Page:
The sheepish Balinese clerk at a local medical clinic tries hard to make sense of my unusual request. I don’t want a test, nor do I want to see a doctor. I want her to prick my finger, then squeeze drops of my blood onto a sterilized white cloth (that I’ve brought along). That’s it. Her confusion is palpable.
A few questions later, she obliges me and asks me to produce my hand and the cloth. Six pin pricks and bright red droppings on a cloth later, she presses a cotton ball firmly on my finger and sends me off.
Days later, I deliver a plastic bag with that blood-soaked cloth, to my friend, C, who is flying to Europe in a few days. Among the clothes and gifts that C packs into her check-in luggage, is my blood.
My airborne red-and-white cells will be handed over to a woman (K, who is well-known to C) who will analyze my blood, and give me the lowdown about my health. Much as she’s done with C.
A few weeks later, C returns with K’s four-page, hand-written report (transcribed in German, so C provides translation).
Unsurprisingly, I learn that parasites and mold have taken root in my body. I live in Bali, and the moisture during rainy season infiltrates home and body alike. K notes that I’m loaded with salmonella and staph, rheumatism in the joints, allergies, chronic sadness (ahh, interesting finding.. in my blood), chemical pollutants, and metals – especially high Hg.. mercury.
Aside from the heavy mercury load, located in many of my organs, K specifically notes a problem with my sacrum and pelvis. This, without knowing anything about my accident and fractured sacrum.
A list of foods is next, some allowed, others verboten: Yes to eggs, chicken and red meat. Fish? Only salmon and cod – no tuna permitted. Cow’s milk is out, but sheep’s milk is ok – if only I could find some on this island. I get the thumbs up on an assortment of curious foods: spelt, corn, cane sugar (?!) and lots of algae/seaweed; while the no-no list is an extensive one: beer, soy, barley, carrot, hazelnut and walnuts, mandarins, strawberries, oats, wheat, rye, etc. I’m reassured that this selective list will be revisited once my body is clean.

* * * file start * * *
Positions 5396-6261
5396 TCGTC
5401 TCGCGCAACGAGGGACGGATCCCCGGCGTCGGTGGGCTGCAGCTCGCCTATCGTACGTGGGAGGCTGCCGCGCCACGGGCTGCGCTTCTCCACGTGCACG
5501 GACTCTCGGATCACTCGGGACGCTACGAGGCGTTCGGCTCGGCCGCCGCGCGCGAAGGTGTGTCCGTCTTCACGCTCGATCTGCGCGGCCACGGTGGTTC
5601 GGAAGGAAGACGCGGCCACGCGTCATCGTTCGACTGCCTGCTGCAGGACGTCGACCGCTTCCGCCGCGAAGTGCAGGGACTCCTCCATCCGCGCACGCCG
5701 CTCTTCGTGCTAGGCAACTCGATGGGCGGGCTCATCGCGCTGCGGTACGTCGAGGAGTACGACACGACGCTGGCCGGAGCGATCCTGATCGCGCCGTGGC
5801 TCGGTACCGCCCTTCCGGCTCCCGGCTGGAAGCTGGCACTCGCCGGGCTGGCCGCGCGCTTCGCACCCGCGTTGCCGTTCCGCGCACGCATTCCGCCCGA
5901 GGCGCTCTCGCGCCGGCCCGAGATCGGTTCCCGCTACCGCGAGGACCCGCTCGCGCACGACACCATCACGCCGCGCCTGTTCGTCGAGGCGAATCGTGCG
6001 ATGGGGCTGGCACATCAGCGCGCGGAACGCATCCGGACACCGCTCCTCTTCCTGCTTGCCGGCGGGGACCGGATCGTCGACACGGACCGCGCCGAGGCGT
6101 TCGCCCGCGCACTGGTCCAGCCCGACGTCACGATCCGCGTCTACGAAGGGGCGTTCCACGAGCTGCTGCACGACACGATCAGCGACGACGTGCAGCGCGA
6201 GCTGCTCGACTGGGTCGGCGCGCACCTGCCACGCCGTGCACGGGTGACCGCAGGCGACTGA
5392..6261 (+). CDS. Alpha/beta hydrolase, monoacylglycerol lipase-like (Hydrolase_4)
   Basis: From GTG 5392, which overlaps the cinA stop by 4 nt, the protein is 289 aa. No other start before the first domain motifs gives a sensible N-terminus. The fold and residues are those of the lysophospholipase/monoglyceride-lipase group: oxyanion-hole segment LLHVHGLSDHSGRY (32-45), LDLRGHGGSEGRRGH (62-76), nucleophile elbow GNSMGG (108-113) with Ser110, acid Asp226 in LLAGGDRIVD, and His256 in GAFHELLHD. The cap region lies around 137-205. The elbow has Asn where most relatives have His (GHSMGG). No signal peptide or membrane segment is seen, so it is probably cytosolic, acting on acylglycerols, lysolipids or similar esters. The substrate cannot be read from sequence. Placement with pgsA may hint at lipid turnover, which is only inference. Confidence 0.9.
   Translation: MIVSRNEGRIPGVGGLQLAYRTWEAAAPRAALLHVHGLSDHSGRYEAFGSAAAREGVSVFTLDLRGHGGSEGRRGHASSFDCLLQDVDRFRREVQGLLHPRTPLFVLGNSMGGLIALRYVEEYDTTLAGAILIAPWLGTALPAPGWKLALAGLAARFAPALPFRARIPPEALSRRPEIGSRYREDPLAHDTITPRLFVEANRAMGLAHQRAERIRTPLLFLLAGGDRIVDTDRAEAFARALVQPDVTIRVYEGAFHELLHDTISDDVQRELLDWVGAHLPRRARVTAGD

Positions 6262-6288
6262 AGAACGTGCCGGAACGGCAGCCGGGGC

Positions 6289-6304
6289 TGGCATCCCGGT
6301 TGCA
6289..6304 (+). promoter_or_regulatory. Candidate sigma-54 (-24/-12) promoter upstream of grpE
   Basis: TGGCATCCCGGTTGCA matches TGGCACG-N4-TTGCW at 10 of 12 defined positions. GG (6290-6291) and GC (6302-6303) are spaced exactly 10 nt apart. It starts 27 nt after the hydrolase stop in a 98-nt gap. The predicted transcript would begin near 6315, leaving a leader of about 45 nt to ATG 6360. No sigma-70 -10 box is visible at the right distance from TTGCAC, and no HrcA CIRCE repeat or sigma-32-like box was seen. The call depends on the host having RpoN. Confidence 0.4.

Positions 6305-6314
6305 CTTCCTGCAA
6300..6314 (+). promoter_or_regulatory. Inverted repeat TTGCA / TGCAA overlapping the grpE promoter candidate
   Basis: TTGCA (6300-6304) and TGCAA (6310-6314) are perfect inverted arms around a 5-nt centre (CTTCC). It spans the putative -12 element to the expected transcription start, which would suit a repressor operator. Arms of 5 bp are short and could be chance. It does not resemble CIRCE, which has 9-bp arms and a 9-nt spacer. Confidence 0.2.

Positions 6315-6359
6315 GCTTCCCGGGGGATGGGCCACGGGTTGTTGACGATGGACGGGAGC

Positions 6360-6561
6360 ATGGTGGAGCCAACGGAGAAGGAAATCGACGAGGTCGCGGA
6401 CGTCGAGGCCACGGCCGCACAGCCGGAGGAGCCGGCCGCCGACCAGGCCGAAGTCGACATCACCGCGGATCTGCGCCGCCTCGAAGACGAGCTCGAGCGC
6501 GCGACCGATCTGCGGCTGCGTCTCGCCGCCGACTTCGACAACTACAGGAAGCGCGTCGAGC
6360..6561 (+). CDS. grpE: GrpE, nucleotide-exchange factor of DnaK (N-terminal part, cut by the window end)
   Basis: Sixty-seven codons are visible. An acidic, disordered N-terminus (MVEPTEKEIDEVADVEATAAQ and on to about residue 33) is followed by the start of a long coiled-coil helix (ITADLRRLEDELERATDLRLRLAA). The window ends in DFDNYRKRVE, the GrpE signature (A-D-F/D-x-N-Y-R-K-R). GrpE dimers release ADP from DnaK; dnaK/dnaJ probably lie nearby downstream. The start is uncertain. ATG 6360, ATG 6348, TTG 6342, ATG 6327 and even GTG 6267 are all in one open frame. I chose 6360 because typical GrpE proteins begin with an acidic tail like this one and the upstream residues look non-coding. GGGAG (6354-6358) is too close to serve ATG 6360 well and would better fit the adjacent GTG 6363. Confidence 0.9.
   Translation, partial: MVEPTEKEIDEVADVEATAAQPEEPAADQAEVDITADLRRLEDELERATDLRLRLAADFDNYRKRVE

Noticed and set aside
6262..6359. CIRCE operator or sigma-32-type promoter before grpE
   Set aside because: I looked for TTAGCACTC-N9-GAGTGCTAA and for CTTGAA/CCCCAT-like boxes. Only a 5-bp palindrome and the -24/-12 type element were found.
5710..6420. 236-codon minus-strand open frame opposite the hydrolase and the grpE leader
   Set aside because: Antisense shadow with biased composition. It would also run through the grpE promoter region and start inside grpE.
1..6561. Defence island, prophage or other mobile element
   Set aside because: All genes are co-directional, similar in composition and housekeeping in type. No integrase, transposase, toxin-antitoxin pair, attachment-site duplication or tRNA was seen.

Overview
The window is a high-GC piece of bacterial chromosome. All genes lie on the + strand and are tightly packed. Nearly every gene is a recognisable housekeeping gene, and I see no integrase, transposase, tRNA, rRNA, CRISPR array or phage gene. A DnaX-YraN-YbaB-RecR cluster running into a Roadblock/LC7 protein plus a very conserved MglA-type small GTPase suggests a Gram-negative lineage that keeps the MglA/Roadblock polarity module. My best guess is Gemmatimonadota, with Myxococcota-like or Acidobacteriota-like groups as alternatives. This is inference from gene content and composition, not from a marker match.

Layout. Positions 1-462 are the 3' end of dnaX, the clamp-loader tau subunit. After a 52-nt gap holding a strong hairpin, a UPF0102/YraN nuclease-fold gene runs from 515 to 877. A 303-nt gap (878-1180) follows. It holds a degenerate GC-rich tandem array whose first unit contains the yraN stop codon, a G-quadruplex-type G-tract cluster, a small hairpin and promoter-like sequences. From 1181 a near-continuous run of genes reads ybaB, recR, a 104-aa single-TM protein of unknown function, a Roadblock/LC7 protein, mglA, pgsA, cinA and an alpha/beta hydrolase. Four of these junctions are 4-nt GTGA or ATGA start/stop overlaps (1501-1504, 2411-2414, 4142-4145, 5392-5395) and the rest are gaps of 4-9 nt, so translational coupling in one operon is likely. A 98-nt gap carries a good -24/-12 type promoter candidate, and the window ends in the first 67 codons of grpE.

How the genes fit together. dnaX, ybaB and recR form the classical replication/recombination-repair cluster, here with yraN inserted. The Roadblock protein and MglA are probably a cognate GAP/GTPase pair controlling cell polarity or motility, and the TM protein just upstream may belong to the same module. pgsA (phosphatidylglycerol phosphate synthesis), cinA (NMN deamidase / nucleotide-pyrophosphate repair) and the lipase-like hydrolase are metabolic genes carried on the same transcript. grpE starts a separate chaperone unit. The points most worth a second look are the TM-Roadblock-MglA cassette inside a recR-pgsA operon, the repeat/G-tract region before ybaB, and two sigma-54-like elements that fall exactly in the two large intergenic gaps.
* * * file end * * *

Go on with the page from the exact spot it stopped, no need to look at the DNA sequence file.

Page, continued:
Which of course raises the question: How do I rid my body – and blood cells – of mercury and other chemical irritants? Well, with a detox of course. Sure I’m in Bali and every second person is here for the Ubudian version of detox (fasting, colonics, juicing, healers, yoga, etc). But this is of a different kind: Two ingredients are called for: chlorella and fenugreek. Neither of which are readily available in Ubud – or, if so, then prohibitively so. Fortunately, my friend D offers to pick up supplements of each before his return from the US.
I’ve eliminated a few foods, added in a few others. I’m taking daily doses of diatomaceous earth, Vitamin D3, B12, probiotics and a few other goodies. I’ve stopped buying carrots and the nuts that have apparently been wreaking havoc on my system. But mea culpa: I confess to have taken a few, but apparently perceptible, ummm, liberties or diversions off the detox-path.
Here’s the curious rub: In an email last week, C says that K wants to know if I’ve been following her suggested changes to my diet. Hidden in that question is of course, the inference that I’ve been cheating. Gotcha! I suddenly recall the nature of K’s blood work, a process that requires a good deal of faith and suspension of allopathically-based belief: With a range of techniques and instruments, she can detect the most minute changes to my blood and body’s homeostasis, remotely, without touching my body, taking my temperature, seeing my face or taking another drop of blood. And, from what I’ve learned through C’s own experience, it’s bloody right.
Which means that, to avoid being found out – and, quite possibly, reprimanded! – I’ll have to forego that slice of cake and bowl of strawberries at a friend’s New Year’s Eve party…
May you all be blessed with an abundance of good & steady health, contentment, serenity, beauty and creativity in the coming year!